Affinity-based design of a synthetic universal reversal agent for heparin anticoagulants

Rajesh A. Shenoi, Manu Thomas Kalathottukaren, Richard J. Travers, Benjamin F L Lai, A. Louise Creagh, Dirk Lange, Kai Yu, Marie Weinhart, Ben H. Chew, Caigan Du, Donald E. Brooks, Cedric J. Carter, James H. Morrissey, Charles A. Haynes, Jayachandran N. Kizhakkedathu

Research output: Contribution to journalArticlepeer-review


Heparin-based anticoagulant drugs have been widely used for the prevention of blood clotting during surgical procedures and for the treatment of thromboembolic events. However, bleeding risks associated with these anticoagulants demand continuous monitoring and neutralization with suitable antidotes. Protamine, the only clinically approved antidote to heparin, has shown adverse effects and ineffectiveness against low-molecular weight heparins and fondaparinux, a heparin-related medication. Alternative approaches based on cationic molecules and recombinant proteins have several drawbacks including limited efficacy, toxicity, immunogenicity, and high cost. Thus, there is an unmet clinical need for safer, rapid, predictable, and cost-effective anticoagulant-reversal agents for all clinically used heparins. We report a design strategy for a fully synthetic dendritic polymer-based universal heparin reversal agent (UHRA) that makes use of multivalent presentation of branched cationic heparin binding groups (HBGs). Optimization of the UHRA design was aided by isothermal titration calorimetry studies, biocompatibility evaluation, and heparin neutralization analysis. By controlling the scaffold's molecular weight, the nature of the protective shell, and the presentation of HBGs on the polymer scaffold, we arrived at lead UHRA molecules that completely neutralized the activity of all clinically used heparins. The optimized UHRA molecules demonstrated superior efficacy and safety profiles and mitigated heparin-induced bleeding in animal models. This new polymer therapeutic may benefit patients undergoing high-risk surgical procedures and has potential for the treatment of anticoagulantrelated bleeding problems.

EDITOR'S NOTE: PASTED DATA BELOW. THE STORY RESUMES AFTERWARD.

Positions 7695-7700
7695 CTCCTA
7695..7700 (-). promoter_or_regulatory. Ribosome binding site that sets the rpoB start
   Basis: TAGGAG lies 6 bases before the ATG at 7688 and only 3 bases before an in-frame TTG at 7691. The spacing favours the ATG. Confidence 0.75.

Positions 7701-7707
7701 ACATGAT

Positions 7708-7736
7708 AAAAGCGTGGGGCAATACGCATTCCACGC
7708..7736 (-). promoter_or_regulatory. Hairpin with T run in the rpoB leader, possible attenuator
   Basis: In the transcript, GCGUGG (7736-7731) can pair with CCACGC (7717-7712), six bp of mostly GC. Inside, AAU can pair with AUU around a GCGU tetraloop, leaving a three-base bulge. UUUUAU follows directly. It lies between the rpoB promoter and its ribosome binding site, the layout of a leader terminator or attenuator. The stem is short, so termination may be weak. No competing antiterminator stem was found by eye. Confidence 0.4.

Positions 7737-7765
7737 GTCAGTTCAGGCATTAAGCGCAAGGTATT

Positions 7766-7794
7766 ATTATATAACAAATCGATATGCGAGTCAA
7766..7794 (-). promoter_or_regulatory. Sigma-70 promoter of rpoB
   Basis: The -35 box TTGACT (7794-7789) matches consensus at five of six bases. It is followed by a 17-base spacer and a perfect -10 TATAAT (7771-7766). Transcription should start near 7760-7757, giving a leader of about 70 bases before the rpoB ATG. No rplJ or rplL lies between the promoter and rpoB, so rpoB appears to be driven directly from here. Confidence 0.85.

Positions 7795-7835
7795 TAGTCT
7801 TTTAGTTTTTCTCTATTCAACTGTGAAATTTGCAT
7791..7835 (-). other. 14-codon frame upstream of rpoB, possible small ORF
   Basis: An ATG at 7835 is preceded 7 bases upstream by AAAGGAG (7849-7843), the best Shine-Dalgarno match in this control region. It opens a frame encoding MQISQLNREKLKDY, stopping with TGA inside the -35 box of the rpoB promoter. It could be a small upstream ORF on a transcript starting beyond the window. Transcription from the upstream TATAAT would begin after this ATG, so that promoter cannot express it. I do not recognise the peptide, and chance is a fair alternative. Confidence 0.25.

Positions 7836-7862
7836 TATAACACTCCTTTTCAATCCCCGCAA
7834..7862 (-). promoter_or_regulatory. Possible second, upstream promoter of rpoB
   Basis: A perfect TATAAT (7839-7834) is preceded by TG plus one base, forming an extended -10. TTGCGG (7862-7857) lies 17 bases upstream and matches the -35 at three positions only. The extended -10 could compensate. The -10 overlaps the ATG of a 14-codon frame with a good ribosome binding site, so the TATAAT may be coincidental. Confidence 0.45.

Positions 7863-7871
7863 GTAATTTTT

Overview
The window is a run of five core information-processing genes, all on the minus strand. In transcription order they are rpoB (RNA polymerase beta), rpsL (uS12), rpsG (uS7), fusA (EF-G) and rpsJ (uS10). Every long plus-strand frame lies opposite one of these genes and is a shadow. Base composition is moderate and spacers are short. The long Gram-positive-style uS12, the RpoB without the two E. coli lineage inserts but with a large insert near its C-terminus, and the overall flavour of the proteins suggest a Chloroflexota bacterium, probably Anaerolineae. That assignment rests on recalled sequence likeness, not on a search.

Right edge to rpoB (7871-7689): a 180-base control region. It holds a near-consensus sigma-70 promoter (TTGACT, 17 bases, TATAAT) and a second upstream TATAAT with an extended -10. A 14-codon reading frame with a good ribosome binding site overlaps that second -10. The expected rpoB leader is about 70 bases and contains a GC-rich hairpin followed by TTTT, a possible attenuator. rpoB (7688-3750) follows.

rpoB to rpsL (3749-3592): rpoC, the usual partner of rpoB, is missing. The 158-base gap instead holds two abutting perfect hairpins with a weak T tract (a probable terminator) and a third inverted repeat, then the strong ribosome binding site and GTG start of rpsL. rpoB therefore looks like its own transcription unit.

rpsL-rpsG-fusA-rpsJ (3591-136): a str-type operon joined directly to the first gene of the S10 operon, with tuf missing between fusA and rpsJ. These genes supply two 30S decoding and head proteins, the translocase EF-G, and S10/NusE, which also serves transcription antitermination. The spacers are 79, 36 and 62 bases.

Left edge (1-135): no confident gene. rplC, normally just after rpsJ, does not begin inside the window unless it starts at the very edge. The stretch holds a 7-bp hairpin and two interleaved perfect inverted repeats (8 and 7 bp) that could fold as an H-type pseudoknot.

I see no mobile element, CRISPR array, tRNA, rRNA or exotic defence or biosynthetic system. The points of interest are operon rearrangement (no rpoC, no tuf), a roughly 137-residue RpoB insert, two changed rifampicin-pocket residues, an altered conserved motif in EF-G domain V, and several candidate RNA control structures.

Original languageEnglish (US)
Article number260ra150
JournalScience Translational Medicine
Issue number260
StatePublished - Oct 29 2014

ASJC Scopus subject areas

  • General Medicine


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